“Ringing aims to understand what is happening to birds in the places they live and how this affects population increases and decreases, this knowledge is vital for conservation. It also gives information on the movements individual birds make and how long many live for.”

Himalayan Cuckoo (in the hand)Ko Man Nai, Rayong Province18.03.14

Himalayan Cuckoo (in the hand)
Ko Man Nai, Rayong Province
18.03.14

I guess I am becoming a reasonably competent ringer: I am reasonably confident handling small to medium sized birds. The most difficult part of the whole process for me is extracting the birds from the mist nets. Sometimes a fair amount of unfankling ( Scots for undoing!)  is required. Birds trapped in nets can understandably get very agitated and so this is an area I gladly leave to the experts. I should add that everything I do is supervised.

Sakhalin Leaf-warbler(in the hand)Ko Man Nai, Rayong District18.03.14

Sakhalin Leaf-warbler(in the hand)
Ko Man Nai, Rayong District
18.03.14

It is important to stress that at every stage of the process the bird’s welfare is paramount. Furthermore the nets are constantly checked to both minimise the amount of time birds are in the nets and to minimise predation from other birds like raptors. I doubt whether any of the 83 birds we trapped were in captivity for longer than 40 minutes during our session.

malayannight01 056From a birding perspective the highlights of the trapped birds were: a Malayan Night-heron, a Ruddy Kingfisher,  Siberian Thrush (3), a White’s Thrush and a number of Eye-browed Thrush, Sakhalin and Pale-legged Leaf Warblers, Eastern Crowned Warbler, a Pallas’s Grasshopper Warbler, a Hodgson’s Hawk Cuckoo, a Himalayan Cuckoo, Asian Drongo Cuckoo, Crow-billed Drongo, an Asian Paradise Flycatcher, a Zappy’s Flycatcher, a Blue and White Flycatcher and a Hainan Flycatcher. These are all migrants.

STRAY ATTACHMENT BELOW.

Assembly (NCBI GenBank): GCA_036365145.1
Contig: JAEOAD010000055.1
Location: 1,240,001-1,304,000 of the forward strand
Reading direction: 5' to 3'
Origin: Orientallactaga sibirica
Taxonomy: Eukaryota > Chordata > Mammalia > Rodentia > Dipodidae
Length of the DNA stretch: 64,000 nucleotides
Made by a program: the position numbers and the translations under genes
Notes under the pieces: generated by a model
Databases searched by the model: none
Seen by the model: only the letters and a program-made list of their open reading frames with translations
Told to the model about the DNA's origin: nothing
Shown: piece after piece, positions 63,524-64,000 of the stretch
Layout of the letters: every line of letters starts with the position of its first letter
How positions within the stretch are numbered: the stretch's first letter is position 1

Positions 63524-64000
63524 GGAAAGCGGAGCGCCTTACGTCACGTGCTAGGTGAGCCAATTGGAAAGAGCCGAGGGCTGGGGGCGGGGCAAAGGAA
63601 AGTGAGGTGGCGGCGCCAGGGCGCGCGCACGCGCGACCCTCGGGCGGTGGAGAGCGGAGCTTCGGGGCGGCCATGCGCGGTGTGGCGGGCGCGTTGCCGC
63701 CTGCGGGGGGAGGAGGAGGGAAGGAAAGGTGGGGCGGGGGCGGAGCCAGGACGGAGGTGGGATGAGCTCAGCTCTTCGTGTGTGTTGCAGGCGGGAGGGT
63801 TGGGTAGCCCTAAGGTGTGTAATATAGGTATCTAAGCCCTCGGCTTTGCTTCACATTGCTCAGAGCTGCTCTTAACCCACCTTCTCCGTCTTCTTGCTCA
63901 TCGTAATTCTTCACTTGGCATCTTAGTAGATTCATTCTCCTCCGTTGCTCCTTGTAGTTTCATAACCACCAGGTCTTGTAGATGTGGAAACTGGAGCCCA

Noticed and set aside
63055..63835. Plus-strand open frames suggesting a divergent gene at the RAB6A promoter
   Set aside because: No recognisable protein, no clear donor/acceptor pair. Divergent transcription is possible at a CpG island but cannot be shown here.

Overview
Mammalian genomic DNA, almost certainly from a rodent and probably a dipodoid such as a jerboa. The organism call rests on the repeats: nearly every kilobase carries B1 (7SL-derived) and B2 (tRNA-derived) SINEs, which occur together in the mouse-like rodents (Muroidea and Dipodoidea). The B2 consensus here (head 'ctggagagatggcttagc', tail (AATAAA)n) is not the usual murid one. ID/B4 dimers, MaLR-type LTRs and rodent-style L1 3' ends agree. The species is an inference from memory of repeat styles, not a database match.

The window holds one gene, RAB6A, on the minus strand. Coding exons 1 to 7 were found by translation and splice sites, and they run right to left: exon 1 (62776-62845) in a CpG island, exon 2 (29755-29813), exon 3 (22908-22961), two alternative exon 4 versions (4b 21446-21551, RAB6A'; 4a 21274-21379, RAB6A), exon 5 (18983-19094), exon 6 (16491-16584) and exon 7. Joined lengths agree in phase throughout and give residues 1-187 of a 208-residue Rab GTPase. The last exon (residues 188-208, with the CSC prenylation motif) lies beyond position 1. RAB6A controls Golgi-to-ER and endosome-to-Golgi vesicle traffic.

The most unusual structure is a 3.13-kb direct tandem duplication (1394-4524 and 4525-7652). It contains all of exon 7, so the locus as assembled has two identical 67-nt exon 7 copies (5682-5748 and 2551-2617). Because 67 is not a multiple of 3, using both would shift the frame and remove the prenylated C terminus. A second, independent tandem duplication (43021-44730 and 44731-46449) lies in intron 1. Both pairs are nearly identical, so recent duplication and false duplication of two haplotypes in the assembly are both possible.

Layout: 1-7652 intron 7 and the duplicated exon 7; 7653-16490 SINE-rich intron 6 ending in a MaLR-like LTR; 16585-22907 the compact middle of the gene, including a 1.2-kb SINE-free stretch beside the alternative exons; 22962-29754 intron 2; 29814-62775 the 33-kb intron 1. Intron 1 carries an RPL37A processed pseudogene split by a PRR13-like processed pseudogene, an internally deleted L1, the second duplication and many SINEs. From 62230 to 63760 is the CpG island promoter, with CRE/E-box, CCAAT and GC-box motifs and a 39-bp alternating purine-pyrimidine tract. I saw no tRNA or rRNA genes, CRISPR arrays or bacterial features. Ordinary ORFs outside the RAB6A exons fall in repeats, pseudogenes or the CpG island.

White's Thrush(in the hand)Ko Man Nai, Rayong District21.03.14

White’s Thrush(in the hand)
Ko Man Nai, Rayong District
21.03.14

Of course there were great birds at large which included a Red-billed Starling (third Thai record thanks to Andy Pierce), Daurian Starling, Grey-headed Lapwing, a number of Dollarbirds, Swinhoe’s Minivet, Blue Rockthrush, Grey Wagtail and Forest Wagtail.

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I added fourteen (!) lifers to my list so very productive in this respect.

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From a scientific perspective the main finding was that Sakhalin Leaf-warbler appears to be the default species passing through the island on migration. I’ll spare the details here but I think the data will enable some scientific papers to be written in due course.

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Finally grateful thanks to Phil Round and Andy Pierce for allowing me to tag along.

 

ruddy02 049

 

 

 

 

 

 

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dollarbird01 046





Kaeng Krachan and Lung Sin Hide

14 03 2014
Bar-backed Partridge Lung Sin Hide Phetchburi Province 13.03.14

Bar-backed Partridge
Lung Sin Hide
Phetchburi Province
13.03.14

School holidays mean Kaeng Krachan and another opportunity to meet up with Tom Backlund accompanied by Bill Woods, a Canadian resident half the year in Hua Hin. We also ran into Dave Sargeant and Peter Ericsson, so a very sociable morning’s birding.

Racket-tailed Treepie Lung Sin Hide Phetchaburi Province 13.03.14

Racket-tailed Treepie
Lung Sin Hide
Phetchburi Province
13.03.14

Kaeng Krachan is still “quiet” and we restricted our activities to its lower parts around Bang Krang camp and the three streams. We were slightly disappointed as no sign yet of broadbills. A couple of Pied Hornbills were my first birds of the day soon after entering the park. I always feel lucky if I can see hornbills in the wild. These were quickly followed by Ashy Drongo, an Emerald Dove and three Great Slaty Woodpeckers flying across the road.

Large Scimitar Babbler Lung Sin Hide Phetchburi Province 13.03.14

Large Scimitar Babbler
Lung Sin Hide
Phetchburi Province
13.03.14